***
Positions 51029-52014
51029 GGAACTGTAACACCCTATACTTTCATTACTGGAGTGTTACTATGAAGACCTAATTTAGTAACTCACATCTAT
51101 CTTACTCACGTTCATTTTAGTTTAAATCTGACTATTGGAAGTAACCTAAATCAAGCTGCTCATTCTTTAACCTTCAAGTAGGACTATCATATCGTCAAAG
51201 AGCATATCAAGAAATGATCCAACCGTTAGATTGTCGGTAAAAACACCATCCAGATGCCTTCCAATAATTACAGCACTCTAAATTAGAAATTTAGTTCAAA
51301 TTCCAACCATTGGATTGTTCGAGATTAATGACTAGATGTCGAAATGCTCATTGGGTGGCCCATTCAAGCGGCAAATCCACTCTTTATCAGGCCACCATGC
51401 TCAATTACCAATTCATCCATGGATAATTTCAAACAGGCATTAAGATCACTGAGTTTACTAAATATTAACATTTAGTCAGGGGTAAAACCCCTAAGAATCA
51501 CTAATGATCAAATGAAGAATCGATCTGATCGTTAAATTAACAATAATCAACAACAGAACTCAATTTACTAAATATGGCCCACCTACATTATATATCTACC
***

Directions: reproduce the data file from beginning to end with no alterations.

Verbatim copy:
Positions 51029-52014
51029 GGAACTGTAACACCCTATACTTTCATTACTGGAGTGTTACTATGAAGACCTAATTTAGTAACTCACATCTAT
51101 CTTACTCACGTTCATTTTAGTTTAAATCTGACTATTGGAAGTAACCTAAATCAAGCTGCTCATTCTTTAACCTTCAAGTAGGACTATCATATCGTCAAAG
51201 AGCATATCAAGAAATGATCCAACCGTTAGATTGTCGGTAAAAACACCATCCAGATGCCTTCCAATAATTACAGCACTCTAAATTAGAAATTTAGTTCAAA
51301 TTCCAACCATTGGATTGTTCGAGATTAATGACTAGATGTCGAAATGCTCATTGGGTGGCCCATTCAAGCGGCAAATCCACTCTTTATCAGGCCACCATGC
51401 TCAATTACCAATTCATCCATGGATAATTTCAAACAGGCATTAAGATCACTGAGTTTACTAAATATTAACATTTAGTCAGGGGTAAAACCCCTAAGAATCA
51501 CTAATGATCAAATGAAGAATCGATCTGATCGTTAAATTAACAATAATCAACAACAGAACTCAATTTACTAAATATGGCCCACCTACATTATATATCTACC